Monthly Archives: June 2014

Bewitching Witch Hazel

Witch HazelDespite its name, there is nothing to fear from this low-growing shrub, although its healing properties may seem a little like witchcraft. Actually, witch hazel may have gotten its name from its association with dowsing, which was once thought to be a form of witchcraft. Witch hazel’s branches were once the wood of choice for dowsing rods, whose purpose was to locate water, or “witch” a well.

Although witch hazel was once used to find hydration, it is now used as an herbal remedy to dry and cleanse skin. The bark, leaves, and twigs of witch hazel are all high in tannins, giving this plant astringent properties. It is also used as a soothing, anti-inflammatory.

Drugstore witch hazel is combined with isopropyl (rubbing) alcohol for use on external skin conditions, this form of witch hazel should not be used internally.

Although Witch Hazel had been used by native peoples for nearly two centuries, it was not until Thomas Dickinson built a witch hazel distillery in 1866 that the tree became commonly known for its medicinal value. Dickinson’s formula remains one of the oldest medicinal preparations to have survived unchanged, eighty-six percent double-distilled witch hazel extract and fourteen percent alcohol.

Healers use a decoction of the plant, derived from boiling its twigs and small branches, to treat cuts, bruises, and other injuries. They also find it helpful with colds and as a salve for sore or injured eyes. A cloth soaked in strong witch hazel tea reduces swelling and can relieve the pain of hemorrhoids and bruises

Witch hazel has been used in hair tonics and aftershaves. It prevents wounds from becoming infected, works as an astringent to constrict tissues and stop bleeding, and soothes windburns and sunburns. It also chases away mosquitoes, relieves swelling and aching muscles, and works specifically to treat diarrhea, and varicose veins.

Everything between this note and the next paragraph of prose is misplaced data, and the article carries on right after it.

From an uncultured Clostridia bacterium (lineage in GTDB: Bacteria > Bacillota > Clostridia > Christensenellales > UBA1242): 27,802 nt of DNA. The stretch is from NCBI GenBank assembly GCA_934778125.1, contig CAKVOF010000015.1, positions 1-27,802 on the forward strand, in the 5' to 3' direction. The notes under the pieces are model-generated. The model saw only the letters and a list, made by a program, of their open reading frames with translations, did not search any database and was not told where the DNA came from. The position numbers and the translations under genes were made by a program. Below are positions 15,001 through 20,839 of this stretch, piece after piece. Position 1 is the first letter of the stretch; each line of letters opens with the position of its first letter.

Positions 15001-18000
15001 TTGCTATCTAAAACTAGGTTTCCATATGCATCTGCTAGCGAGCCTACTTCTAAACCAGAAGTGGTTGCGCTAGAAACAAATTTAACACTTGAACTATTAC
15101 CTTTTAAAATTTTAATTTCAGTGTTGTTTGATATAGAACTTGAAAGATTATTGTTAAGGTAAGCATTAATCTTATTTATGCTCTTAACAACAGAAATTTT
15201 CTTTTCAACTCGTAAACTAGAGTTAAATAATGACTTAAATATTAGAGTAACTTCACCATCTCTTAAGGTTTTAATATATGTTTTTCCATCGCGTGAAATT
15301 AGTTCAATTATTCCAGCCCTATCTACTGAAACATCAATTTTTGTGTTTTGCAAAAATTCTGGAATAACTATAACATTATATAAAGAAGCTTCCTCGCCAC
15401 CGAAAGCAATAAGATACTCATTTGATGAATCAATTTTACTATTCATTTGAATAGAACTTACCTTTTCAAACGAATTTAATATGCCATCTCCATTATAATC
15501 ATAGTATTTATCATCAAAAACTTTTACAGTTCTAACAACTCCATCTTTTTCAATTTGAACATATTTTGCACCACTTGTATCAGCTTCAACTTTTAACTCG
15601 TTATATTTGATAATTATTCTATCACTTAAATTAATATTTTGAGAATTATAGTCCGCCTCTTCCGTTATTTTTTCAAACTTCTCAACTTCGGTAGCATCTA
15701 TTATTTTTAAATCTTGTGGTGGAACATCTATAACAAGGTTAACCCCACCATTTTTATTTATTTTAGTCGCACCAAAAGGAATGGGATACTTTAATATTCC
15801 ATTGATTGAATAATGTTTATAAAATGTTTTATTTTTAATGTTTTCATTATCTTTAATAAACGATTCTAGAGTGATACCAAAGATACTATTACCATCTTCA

You can rinse your mouth with witch hazel and myrrh for cases of swollen and infected gums. Again, use fresh tea or tincture, not the drugstore witch hazel, which contains isopropyl alcohol. Place a dropper full of tincture of each herb in 1/4 cup of water and use as a mouth rinse. A teaspoon of strong witch hazel tea combined with one drop each of myrrh and clove oil makes a pain- and inflammation-relieving gum rub.

Witch Hazel as part of your medicine chest:

Acne – use as an astringent to remove dirt and oil without drying skin. A cotton pad soaked in witch hazel can treat blemishes.

Blisters – dry blisters by applying a gauze pad soaked in witch hazel, then covering with a bandage.

Insect Bites – relieve itching and swelling by applying a cotton pad soaked with witch hazel to the bite.

Minor Cuts – a natural antibacterial, witch hazel can be applied directly to the wound.

Deodorant – pour witch hazel on a cotton pad and dab under arms, allow to dry.

Sunburns – gently apply a washcloth soaked in witch hazel to provide relief and prevent skin from flaking.

Toner – the astringent properties of witch hazel tone skin and tighten pores. To make a toner, combine equal parts distilled water and witch hazel. Essential oils can be added for a more personalized toner.